The SALT cap doesn’t look like it’s going anywhere.
The Inflation Reduction Act, which somewhat dramatically passed the Senate on Sunday with the vice president casting the deciding vote, does not eliminate the much-discussed $10,000 cap on state and local taxes.
Nonetheless, Democrats Cory Booker and Bob Menendez both backed the $750 billion bill and you can expect Democratic House members to do the same. That vote is expected on Friday.
Reps. Mikie Sherrill and Josh Gottheimer already have said they would vote “yes.”
But what about the SALT cap, which Dems have pledged to get rid of?
Sherrill said she will “remain steadfast” in ensuring that any reforms to the 2017 tax law begin with addressing SALT.
However, she will vote for the inflation reduction bill because “it does not raise taxes on families in my district, but in fact significantly lowers their costs.”
Gottheimer said something similar.
Republicans are going to make a big deal over the failure to get rid of the SALT cap.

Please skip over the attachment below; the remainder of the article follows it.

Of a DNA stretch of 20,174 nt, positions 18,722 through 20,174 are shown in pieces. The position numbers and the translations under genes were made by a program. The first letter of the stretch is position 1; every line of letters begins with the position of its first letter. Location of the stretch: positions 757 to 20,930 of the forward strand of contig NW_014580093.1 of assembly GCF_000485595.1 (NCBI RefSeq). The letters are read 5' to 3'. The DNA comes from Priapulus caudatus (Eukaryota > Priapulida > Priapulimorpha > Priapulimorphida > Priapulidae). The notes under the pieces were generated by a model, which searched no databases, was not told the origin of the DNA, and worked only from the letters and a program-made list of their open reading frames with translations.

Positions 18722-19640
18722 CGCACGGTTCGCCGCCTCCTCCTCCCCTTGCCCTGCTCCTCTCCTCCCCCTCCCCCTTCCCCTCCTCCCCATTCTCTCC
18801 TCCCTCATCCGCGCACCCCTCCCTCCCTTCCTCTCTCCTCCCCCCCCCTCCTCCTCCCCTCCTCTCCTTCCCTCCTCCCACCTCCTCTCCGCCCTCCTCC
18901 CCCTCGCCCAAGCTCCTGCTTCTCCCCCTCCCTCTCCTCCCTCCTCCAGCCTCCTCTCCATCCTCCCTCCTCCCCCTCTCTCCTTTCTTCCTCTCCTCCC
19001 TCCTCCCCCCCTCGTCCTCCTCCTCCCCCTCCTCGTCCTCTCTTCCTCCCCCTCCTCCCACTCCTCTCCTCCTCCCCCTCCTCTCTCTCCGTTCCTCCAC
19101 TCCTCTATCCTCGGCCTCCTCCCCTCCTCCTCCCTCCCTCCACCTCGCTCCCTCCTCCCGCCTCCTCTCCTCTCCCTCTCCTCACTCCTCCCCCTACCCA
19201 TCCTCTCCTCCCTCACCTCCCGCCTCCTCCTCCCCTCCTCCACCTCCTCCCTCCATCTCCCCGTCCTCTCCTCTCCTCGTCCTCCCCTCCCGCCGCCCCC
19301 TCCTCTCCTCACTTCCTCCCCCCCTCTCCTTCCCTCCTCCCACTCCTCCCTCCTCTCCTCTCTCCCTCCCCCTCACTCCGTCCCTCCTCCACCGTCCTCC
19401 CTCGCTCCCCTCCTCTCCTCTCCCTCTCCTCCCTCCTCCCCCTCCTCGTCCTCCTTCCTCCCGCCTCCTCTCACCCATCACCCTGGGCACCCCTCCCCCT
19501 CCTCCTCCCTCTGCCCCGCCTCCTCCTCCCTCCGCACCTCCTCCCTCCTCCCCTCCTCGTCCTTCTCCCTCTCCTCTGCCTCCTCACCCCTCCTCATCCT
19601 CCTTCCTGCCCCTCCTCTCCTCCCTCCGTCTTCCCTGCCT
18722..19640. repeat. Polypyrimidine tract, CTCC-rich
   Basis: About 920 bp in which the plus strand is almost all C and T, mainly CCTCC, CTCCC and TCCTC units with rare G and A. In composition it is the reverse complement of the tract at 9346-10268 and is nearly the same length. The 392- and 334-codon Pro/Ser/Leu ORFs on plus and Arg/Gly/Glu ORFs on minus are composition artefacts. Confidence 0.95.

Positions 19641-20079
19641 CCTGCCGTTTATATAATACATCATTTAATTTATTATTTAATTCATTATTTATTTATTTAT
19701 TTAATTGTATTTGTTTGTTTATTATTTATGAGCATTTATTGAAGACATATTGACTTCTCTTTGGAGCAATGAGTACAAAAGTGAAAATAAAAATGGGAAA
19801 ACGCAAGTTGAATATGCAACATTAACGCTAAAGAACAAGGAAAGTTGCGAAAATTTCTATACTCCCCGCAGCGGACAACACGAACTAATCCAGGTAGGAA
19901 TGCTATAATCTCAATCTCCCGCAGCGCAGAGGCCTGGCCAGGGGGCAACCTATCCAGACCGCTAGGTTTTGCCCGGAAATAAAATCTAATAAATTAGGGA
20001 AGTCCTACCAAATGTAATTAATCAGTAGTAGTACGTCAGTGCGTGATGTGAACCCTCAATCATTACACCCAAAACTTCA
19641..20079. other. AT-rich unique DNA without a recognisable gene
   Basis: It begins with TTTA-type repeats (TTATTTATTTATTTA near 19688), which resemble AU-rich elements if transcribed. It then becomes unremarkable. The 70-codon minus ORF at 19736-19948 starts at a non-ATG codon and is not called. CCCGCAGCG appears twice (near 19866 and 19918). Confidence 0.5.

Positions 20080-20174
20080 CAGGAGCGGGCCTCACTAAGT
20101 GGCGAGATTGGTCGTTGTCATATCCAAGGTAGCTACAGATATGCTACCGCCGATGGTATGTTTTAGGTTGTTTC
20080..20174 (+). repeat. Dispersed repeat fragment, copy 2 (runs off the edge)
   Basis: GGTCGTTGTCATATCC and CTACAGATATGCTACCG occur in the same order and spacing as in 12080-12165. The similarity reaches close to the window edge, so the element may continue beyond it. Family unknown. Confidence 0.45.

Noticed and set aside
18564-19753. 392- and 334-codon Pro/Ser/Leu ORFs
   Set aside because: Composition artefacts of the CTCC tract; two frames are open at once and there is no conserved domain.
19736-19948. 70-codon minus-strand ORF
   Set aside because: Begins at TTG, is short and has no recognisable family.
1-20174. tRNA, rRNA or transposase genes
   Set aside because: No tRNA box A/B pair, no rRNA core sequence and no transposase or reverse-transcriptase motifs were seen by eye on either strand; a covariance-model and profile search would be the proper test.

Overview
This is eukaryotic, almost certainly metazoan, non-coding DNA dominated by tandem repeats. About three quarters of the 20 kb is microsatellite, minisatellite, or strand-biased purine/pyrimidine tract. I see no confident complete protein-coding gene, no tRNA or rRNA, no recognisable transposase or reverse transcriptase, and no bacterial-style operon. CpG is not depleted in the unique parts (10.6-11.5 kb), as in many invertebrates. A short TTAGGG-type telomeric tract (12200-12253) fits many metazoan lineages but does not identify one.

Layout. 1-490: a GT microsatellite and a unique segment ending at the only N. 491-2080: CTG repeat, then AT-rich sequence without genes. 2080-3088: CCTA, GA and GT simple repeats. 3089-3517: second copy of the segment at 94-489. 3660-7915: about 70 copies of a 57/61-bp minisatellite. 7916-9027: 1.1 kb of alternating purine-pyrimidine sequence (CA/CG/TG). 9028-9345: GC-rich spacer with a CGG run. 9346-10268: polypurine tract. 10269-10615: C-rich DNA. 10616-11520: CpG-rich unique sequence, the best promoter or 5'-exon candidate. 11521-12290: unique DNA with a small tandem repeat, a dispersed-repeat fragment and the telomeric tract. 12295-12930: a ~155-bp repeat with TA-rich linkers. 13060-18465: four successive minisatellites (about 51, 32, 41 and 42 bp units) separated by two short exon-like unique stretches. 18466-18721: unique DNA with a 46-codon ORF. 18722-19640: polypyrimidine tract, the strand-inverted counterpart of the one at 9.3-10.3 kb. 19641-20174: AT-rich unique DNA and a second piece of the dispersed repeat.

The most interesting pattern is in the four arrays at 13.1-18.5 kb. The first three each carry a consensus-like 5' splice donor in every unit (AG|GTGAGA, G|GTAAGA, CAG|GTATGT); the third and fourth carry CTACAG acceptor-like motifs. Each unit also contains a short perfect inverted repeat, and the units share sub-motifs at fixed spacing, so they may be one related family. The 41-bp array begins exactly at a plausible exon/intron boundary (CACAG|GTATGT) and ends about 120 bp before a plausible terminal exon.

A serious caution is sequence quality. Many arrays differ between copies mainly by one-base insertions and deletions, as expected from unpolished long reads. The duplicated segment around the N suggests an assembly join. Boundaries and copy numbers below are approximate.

But it’s reasonable to ask, how far is that issue going to go?
As Menendez pointed out, it was the Republicans who imposed the cap in the first place.
That’s a valid point.
More broadly, one has to consider not only the bill that passed the Senate on Sunday, but other recent legislation, namely a bill to help the nation’s microchip industry.
All politicians enjoy posturing, but there comes a time when you need to act.
And that is what we’ve seen with these two bills.
Democrats are hyping Sunday’s legislation as one of the most consequential in the nation’s history in regard to fighting climate change.
That’s hyperbole to be sure, but the bill would make major investments through tax credits and other incentives to help businesses reduce pollution. It also would help people buy electric vehicles.
Also included is a provision allowing Medicare to negotiate some drug costs and the creation of a minimum tax of 15 percent for corporations that earn at least $1 billion a year and otherwise would pay no tax. And do not forget more money for the IRS.
Republican congressional candidates are going to lambaste this bill and the Democrats who vote for it. Naturally.
But it may be hard for Republicans to truly gain traction by trashing a bill designed to lower drug costs, make the likes of Amazon pay taxes and go after tax cheats.
Even if the SALT cap is still around.